These notes seek to synthesise understandings merging from the Young People, Farming and Food conference held in Accra, 19-21 March 2012.
Full document: Post-conference synthesis (PDF, 86kb)
Despite much praise for the ideal of evidence-based policy in African agriculture, too often the profile of certain “problems” and the imperative to address them quickly through policy, become separated from evidence and understanding. When this happens, policy advocates and policy makers rely heavily on “common knowledge”, anecdote and narrative to develop and argue policy alternatives. Unfortunately this is essentially the position today in relation to the “young people and agriculture” problem in Africa.
While much concern is expressed from both the agriculture (e.g. aging farm population; loss of farm labour) and social perspectives (e.g. unemployment and underemployment of young people; migration to uncertain and risky urban environments), the search for appropriate responses is hampered because of:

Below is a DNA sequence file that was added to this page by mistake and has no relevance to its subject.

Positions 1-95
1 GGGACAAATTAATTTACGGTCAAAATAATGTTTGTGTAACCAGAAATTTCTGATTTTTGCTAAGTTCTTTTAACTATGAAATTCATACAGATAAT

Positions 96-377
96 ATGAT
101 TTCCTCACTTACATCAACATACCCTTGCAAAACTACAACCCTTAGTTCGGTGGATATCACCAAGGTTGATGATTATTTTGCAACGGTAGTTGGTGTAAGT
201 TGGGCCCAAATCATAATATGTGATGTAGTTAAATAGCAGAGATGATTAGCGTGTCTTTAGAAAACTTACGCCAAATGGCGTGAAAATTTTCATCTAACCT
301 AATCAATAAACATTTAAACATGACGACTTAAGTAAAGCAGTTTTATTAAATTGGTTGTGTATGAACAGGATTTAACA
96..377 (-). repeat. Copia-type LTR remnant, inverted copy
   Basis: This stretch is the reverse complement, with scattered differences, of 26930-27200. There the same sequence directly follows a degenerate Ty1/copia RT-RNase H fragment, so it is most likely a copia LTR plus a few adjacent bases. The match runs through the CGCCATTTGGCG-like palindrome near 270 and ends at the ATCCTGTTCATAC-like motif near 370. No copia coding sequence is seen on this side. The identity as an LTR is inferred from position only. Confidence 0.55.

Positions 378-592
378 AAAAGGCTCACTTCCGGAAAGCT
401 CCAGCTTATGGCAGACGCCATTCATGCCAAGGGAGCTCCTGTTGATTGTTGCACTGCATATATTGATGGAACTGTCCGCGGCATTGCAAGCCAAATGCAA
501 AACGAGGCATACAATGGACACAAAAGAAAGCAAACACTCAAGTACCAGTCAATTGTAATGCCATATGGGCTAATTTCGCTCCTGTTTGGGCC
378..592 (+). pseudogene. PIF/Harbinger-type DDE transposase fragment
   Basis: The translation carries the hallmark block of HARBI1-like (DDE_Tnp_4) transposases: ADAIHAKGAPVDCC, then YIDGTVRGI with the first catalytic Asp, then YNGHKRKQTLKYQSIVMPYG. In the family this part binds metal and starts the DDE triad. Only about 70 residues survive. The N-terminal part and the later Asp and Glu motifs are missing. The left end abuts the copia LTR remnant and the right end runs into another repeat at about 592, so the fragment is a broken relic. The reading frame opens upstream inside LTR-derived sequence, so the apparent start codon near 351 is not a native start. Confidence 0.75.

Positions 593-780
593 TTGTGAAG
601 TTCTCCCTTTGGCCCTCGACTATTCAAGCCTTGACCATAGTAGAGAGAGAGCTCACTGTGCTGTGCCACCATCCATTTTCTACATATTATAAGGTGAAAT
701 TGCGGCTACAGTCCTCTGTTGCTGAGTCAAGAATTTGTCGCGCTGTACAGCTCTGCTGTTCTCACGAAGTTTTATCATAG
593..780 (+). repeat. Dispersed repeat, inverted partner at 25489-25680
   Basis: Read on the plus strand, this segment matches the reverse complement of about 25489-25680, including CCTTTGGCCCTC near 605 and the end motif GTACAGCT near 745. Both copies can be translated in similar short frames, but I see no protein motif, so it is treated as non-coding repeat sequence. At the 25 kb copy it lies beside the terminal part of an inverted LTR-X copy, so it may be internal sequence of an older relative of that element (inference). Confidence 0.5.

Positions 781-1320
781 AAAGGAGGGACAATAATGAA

- A lack of analysis that is theoretically and historically informed, conceptually sound and context sensitive;
- A very weak base of empirical research relating to either the nature of the “problem” or the potential impacts of particular policy responses;
- A limited cadre of researchers and policy advocates who are actively working on and informed about these issues.
Read the full document: Post-conference synthesis (PDF, 86kb)